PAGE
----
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Orange Swap Meet Will Pack It In After 42 Years

`It's a big loss for the Latino community,' says one shopper. A housing complex will replace it.

April 21, 2006|Dave McKibben | Times Staff Writer

Morning rain scared away most of his regular customers, but Juan Torres' bike stand at the weekly Orange Swap Meet still turned a nice profit Saturday. For more than a decade, Torres has made a living peddling kids' bicycles and patching flat tires on his little slice of blacktop where State College Boulevard meets the Santa Ana Freeway.

But a few weeks from now, Torres and about 700 other vendors will lose their weekend spots -- and their livelihoods -- as the popular swap meet closes so construction can begin on an 884-unit housing complex on the 20 acres, which are replete with history.

"I'd better start looking for a job," said Torres, 35, who lives in Long Beach with his wife and two children. "For most of us, this is the only income we have."

The Orange Swap Meet grounds were home to Orange County's first drive-in movie theater, which opened in 1941. It's also where the Rev. Robert H. Schuller got his start delivering sermons from the concession stand's roof in the mid-1950s.

The drive-in's movie screens went dark in 1994, and the swap meet's 42-year-run is expected to end in June.

The parcel, which cuts through parts of Orange and Anaheim, is a few blocks from Angel Stadium and will become part of the Platinum Triangle, an emerging neighborhood of condos, shops and restaurants that Anaheim hopes will be its downtown.

For now, the cracked asphalt is filled with mostly Latino families. Strollers crowd aisles full of new and used items. Entering the grounds after paying a $1 admission, shoppers are greeted by a young boy shouting "$10 jeans!" -- in English and Spanish.

Nearby, unwrapped blenders sit precariously on makeshift shelves next to secondhand gas stoves that sell for $300. Across the aisle, a man straightens rows of shiny white tennis shoes while waiting for customers.

The land, where Spanish-language music CDs go for $3.99 and giant mangos for $1.50, became more valuable to developers who plan to sell two-bedroom condos for $600,000 and rent one-bedroom apartments for $2,000 a month.

"It'll be a sad day when this place closes," said Rod Antone of Tustin, who came in search of an odd-sized mallet for his toolbox. "It's a big loss for the Latino community. This place is a necessity for a lot of families who can't afford to go to the fancy shopping malls."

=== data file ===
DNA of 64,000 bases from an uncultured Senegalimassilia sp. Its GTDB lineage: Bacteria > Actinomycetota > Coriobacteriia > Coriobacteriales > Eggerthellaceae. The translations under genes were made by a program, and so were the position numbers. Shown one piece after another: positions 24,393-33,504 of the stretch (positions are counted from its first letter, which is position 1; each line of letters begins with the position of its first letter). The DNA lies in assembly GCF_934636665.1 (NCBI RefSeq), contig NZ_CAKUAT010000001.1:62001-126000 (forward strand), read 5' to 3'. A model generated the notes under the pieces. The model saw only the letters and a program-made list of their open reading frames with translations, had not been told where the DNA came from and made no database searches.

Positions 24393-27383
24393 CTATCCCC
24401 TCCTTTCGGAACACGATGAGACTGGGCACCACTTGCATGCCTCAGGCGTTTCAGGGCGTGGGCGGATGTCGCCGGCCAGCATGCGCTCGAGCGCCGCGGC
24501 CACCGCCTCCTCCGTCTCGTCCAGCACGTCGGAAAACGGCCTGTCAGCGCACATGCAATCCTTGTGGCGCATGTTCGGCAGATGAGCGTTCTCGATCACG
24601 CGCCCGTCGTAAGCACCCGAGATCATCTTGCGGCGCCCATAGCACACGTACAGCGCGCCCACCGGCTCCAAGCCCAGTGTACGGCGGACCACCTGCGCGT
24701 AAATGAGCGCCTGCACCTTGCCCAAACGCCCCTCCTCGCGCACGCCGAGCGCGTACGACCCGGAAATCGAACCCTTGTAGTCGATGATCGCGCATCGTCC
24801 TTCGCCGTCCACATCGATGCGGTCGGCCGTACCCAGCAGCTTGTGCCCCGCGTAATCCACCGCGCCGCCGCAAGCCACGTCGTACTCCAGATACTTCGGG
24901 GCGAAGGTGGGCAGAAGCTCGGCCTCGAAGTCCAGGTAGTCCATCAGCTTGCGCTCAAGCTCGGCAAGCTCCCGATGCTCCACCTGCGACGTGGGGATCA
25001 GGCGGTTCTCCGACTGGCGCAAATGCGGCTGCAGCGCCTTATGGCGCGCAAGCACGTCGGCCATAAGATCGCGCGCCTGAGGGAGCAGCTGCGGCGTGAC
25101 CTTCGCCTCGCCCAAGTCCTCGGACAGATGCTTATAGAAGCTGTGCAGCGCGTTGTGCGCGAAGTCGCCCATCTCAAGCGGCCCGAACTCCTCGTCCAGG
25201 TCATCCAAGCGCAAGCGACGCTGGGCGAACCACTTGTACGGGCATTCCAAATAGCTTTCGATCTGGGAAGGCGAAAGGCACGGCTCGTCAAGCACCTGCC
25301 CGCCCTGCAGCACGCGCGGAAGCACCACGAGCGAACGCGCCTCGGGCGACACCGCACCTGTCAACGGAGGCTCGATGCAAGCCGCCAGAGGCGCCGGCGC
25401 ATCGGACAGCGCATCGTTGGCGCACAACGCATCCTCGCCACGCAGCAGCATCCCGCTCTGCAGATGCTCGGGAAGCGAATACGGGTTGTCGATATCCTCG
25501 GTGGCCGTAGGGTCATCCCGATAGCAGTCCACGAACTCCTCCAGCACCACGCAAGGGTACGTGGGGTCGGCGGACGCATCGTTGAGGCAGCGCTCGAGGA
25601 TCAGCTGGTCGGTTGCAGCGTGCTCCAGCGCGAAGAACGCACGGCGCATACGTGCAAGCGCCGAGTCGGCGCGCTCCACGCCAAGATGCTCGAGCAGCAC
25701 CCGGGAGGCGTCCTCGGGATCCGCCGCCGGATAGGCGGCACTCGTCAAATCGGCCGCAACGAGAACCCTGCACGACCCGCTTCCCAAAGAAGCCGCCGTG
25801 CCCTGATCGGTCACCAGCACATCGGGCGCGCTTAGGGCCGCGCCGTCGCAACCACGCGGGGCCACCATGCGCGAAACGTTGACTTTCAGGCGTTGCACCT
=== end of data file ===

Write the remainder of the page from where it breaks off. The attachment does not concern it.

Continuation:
On an average weekend, 16,500 shoppers pack the swap meet. Susana Esqueda of Anaheim said it often took her 45 minutes to find a parking spot. On Saturday, she found a good price on a pair of tennis shoes.

"I just saved about $15," she said after seeing the same brand in a store for $50. "You can always find deals like this here. And if you're looking for a deal on one item, you'll usually find a better deal on something you weren't looking for."

Like many swap meet shoppers, Esqueda, 23, said she hadn't heard that her weekend hangout was shutting down. "I won't like it," she said, "but I guess I'll have to start going to the indoor shopping malls."

For most merchants, who lease space and learned of the swap meet's impending closure two months ago, the future is uncertain.

"We don't know what we'll do," said 24-year-old Jose Torres, whose family has operated a produce stand for three decades. "I guess we'll take a break."

In recent weeks, Jose Torres helped organize rallies at Orange and Anaheim city council meetings, hoping for a reprieve. But officials informed the vendors that the project had been approved a year ago and there was nothing they could do.

"We were just asking for six months," Torres said.

Merchants said they had heard rumors for years that the property would be developed.

"I didn't believe it," said Juan Torres, the bicycle repairman. "And now ... we're down to a few weeks."

Pacific Theatres, the property's owner, is holding a lottery today that will award fewer than 100 merchants space at one of its swap meets in Glendora, Pico Rivera, City of Industry or San Fernando. Rachel Saunders, a Pacific Theatres spokeswoman, said the company had also contacted other area swap meet operators to find spots for the soon-to-be-displaced merchants.

"We're trying to place as many of these people as we can," she said.

On a good day, Torres pulls in $1,000 tuning up bikes, fixing flats and selling scooters and tricycles out of his van. His overhead is minimal -- his Saturday spot costs $35, his Sunday space, $50. Torres has considered opening a bike shop in Anaheim or Santa Ana, but can't afford rents of about $3,000 a month.

So today, he will attend the lottery, hoping his number comes up.

"If I get lucky, I'll have a new space somewhere else," he said.

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